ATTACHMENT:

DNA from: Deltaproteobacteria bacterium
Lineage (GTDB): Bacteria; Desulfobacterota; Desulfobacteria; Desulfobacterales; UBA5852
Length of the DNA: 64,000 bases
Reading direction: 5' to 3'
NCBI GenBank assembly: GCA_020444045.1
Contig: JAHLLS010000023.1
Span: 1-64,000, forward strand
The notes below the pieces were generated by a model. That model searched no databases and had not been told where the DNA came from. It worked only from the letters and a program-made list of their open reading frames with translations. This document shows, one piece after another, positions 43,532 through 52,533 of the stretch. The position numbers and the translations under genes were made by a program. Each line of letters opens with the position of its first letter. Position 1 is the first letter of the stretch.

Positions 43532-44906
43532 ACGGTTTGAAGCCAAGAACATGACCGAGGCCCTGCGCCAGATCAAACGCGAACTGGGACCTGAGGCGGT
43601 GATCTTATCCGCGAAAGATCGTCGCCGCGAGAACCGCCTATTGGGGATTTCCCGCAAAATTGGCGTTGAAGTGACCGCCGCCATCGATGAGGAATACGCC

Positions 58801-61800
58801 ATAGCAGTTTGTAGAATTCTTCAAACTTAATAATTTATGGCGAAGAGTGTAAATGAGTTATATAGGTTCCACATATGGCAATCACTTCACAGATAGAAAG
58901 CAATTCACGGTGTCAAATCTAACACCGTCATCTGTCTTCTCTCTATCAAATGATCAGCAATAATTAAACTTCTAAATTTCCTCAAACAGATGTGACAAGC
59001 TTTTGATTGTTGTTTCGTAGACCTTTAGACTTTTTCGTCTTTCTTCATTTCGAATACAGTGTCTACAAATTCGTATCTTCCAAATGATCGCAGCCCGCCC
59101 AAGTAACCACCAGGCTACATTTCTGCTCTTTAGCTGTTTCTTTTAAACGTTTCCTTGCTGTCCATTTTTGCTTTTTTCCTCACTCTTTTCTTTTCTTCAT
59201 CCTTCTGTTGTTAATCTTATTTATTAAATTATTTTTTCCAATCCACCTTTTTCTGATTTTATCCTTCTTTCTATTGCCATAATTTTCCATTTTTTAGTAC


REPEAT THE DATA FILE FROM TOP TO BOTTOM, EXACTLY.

DNA from: Deltaproteobacteria bacterium
Lineage (GTDB): Bacteria; Desulfobacterota; Desulfobacteria; Desulfobacterales; UBA5852
Length of the DNA: 64,000 bases
Reading direction: 5' to 3'
NCBI GenBank assembly: GCA_020444045.1
Contig: JAHLLS010000023.1
Span: 1-64,000, forward strand
The notes below the pieces were generated by a model. That model searched no databases and had not been told where the DNA came from. It worked only from the letters and a program-made list of their open reading frames with translations. This document shows, one piece after another, positions 43,532 through 52,533 of the stretch. The position numbers and the translations under genes were made by a program. Each line of letters opens with the position of its first letter. Position 1 is the first letter of the stretch.

Positions 43532-44906
43532 ACGGTTTGAAGCCAAGAACATGACCGAGGCCCTGCGCCAGATCAAACGCGAACTGGGACCTGAGGCGGT
43601 GATCTTATCCGCGAAAGATCGTCGCCGCGAGAACCGCCTATTGGGGATTTCCCGCAAAATTGGCGTTGAAGTGACCGCCGCCATCGATGAGGAATACGCC

Positions 58801-61800
58801 ATAGCAGTTTGTAGAATTCTTCAAACTTAATAATTTATGGCGAAGAGTGTAAATGAGTTATATAGGTTCCACATATGGCAATCACTTCACAGATAGAAAG
58901 CAATTCACGGTGTCAAATCTAACACCGTCATCTGTCTTCTCTCTATCAAATGATCAGCAATAATTAAACTTCTAAATTTCCTCAAACAGATGTGACAAGC
59001 TTTTGATTGTTGTTTCGTAGACCTTTAGACTTTTTCGTCTTTCTTCATTTCGAATACAGTGTCTACAAATTCGTATCTTCCAAATGATCGCAGCCCGCCC
59101 AAGTAACCACCAGGCTACATTTCTGCTCTTTAGCTGTTTCTTTTAAACGTTTCCTTGCTGTCCATTTTTGCTTTTTTCCTCACTCTTTTCTTTTCTTCAT
59201 CCTTCTGTTGTTAATCTTATTTATTAAATTATTTTTTCCAATCCACCTTTTTCTGATTTTATCCTTCTTTCTATTGCCATAATTTTCCATTTTTTAGTAC